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Coronavirus In Jails And Prisons

A new report gives all 50 states failing grades on how they’ve handled COVID-19 in correctional facilities, infections continue to creep into jails and the Palm Beach post takes Florida Gov. Ron DeSantis to task for his coronavirus failures.

Coronavirus In Jails And Prisons

A new report gives all 50 states failing grades on how they’ve handled COVID-19 in correctional facilities, infections continue to creep into jails and the Palm Beach post takes Florida Gov. Ron DeSantis to task for his coronavirus failures.


Weeks before the first reported cases of COVID-19 in prisons and jails, correctional healthcare experts warned that the worst aspects of the U.S. criminal justice system—overcrowded, aging facilities lacking sanitary conditions and where medical care is, at best, sparse; too many older prisoners with underlying illnesses; regular flow of staff, guards, healthcare workers in and out of facilities — would leave detention facilities, and their surrounding communities, vulnerable to outbreaks. Despite those early warnings, even jails and prisons that believed they were well-prepared for COVID-19 have seen rapid spread of the virus. On a daily basis over the next several months, The Appeal will examine the coronavirus crisis unfolding in U.S. prisons and jails, COVID-19’s impact on surrounding communities and how the virus might reshape our lives. Read Tuesday’s and Wednesday’s updates.


A new report from the Prison Policy Initiative and the ACLU gives all 50 states failing grades on their handling of COVID-19 in prisons and jails. No state scored better than a D-. 

“We find that most states have taken very little action,” the report says, “and while some states did more, no state leaders should be content with the steps they’ve taken thus far.”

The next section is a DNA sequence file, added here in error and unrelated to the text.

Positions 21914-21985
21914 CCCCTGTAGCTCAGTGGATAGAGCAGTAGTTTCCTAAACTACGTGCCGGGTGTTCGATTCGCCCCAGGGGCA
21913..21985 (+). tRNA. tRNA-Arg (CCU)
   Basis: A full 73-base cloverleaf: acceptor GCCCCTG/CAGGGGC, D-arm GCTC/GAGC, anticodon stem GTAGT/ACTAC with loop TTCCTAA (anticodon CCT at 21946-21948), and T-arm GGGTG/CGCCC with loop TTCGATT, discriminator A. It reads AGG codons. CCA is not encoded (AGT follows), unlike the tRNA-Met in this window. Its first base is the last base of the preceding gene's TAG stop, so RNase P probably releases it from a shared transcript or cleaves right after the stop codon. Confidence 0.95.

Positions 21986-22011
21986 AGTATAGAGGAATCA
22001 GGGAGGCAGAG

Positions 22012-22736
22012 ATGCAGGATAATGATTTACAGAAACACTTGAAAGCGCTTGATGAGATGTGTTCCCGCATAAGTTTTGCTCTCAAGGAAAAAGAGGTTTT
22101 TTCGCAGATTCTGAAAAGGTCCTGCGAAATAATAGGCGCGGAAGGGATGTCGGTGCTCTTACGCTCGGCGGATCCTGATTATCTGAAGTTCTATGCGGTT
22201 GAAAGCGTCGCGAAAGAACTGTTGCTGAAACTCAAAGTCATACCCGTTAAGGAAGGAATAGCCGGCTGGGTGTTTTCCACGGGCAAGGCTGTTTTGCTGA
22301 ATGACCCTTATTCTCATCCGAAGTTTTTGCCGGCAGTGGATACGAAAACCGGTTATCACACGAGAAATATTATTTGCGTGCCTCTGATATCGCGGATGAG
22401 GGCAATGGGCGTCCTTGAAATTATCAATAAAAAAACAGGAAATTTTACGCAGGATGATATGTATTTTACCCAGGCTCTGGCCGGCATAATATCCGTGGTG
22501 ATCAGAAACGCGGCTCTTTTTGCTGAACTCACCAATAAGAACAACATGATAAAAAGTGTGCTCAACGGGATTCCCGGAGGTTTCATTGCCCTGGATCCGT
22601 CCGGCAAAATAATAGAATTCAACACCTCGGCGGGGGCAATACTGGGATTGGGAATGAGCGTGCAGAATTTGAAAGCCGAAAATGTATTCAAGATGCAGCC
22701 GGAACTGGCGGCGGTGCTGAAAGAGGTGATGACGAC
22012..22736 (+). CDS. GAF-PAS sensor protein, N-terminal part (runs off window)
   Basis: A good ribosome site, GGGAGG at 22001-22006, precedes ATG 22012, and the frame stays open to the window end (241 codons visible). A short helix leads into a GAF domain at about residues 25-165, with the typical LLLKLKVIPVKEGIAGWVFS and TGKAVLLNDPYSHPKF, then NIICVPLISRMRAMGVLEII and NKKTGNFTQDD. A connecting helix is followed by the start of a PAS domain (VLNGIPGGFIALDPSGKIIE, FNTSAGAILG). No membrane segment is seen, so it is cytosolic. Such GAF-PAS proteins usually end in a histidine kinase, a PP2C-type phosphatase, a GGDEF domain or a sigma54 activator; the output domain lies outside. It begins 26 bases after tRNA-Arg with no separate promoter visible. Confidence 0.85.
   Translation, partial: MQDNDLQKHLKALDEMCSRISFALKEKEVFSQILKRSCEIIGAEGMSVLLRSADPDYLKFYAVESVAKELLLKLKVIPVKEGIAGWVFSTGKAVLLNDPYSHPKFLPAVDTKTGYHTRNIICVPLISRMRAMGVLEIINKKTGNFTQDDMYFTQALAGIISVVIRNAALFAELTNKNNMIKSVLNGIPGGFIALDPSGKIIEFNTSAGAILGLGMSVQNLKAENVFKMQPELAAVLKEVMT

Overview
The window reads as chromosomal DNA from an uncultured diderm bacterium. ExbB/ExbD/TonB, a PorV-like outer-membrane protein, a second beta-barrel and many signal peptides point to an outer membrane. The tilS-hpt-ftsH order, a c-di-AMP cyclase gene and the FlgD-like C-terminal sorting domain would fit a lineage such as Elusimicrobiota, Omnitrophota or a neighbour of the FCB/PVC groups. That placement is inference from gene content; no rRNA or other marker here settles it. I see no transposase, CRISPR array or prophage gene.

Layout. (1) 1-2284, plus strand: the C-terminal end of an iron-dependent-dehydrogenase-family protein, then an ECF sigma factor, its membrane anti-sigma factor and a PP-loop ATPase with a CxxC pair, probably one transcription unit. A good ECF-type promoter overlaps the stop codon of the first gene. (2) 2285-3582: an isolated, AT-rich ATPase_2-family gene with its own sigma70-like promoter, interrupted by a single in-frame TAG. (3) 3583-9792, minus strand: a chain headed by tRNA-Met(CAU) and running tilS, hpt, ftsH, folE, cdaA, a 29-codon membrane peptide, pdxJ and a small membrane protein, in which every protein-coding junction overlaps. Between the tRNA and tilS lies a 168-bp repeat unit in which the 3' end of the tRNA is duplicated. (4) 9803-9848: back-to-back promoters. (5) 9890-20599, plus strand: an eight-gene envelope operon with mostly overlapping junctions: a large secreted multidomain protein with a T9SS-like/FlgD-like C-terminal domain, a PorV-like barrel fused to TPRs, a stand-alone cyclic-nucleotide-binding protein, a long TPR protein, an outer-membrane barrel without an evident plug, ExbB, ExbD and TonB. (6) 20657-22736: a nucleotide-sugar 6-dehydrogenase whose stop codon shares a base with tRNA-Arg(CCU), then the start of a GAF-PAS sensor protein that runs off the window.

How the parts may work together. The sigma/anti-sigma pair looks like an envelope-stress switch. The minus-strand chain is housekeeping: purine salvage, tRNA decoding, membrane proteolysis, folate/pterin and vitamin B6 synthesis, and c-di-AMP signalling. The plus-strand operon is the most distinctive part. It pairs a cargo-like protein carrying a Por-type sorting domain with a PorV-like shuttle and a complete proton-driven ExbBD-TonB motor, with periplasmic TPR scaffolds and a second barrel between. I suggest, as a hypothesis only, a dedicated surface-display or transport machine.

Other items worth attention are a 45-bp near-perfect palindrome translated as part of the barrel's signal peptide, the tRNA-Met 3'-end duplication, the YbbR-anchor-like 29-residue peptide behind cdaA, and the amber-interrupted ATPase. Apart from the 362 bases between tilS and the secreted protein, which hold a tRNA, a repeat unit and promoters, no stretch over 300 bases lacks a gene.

Grades were based on a point system, with states receiving points for reducing incarcerated populations—a necessary step, experts say, to allow for social distancing, reducing the burden on staff and saving the lives of elderly and medically vulnerable people. Points were also awarded for posting and regularly updating infection and testing data, conducting proactive testing and providing prisoners and custodial staff with adequate personal protective equipment.

Points were deducted for COVID-related deaths.

Tennessee earned the highest score, earning 26.35 out of a possible 100 points. Wyoming scored the lowest, with 8.15 points. 

“The consequences are as tragic as they were predictable,” the report says. “As of June 22, 2020, over 570 incarcerated people and over 50 correctional staff have died and most of the largest coronavirus outbreaks are in correctional facilities.” 

According to the report, only five states—Massachusetts, Michigan, Tennessee, West Virginia, and Vermont—have tested everyone in their prisons. Only three states—New Mexico, Massachusetts, and West Virginia—have tested all correctional staff. And while most states scored the maximum points for posting data, none has disaggregated the data by race (though six states provided a racial breakdown to The Marshall Project).

The report’s authors note that they are “skeptical” of some of the data, largely due to a wide variation in “case-fatality rates”—the number of deaths relative to the number of infections—resulting from a lack of testing. 

“Why does Tennessee report 785 infections for every death and Alabama reports 10 infections for every death? Both states have similarly-sized prison populations and both states report 4 confirmed COVID-19 deaths among incarcerated people. But it would appear that Tennessee is doing a lot of testing and Alabama is not.”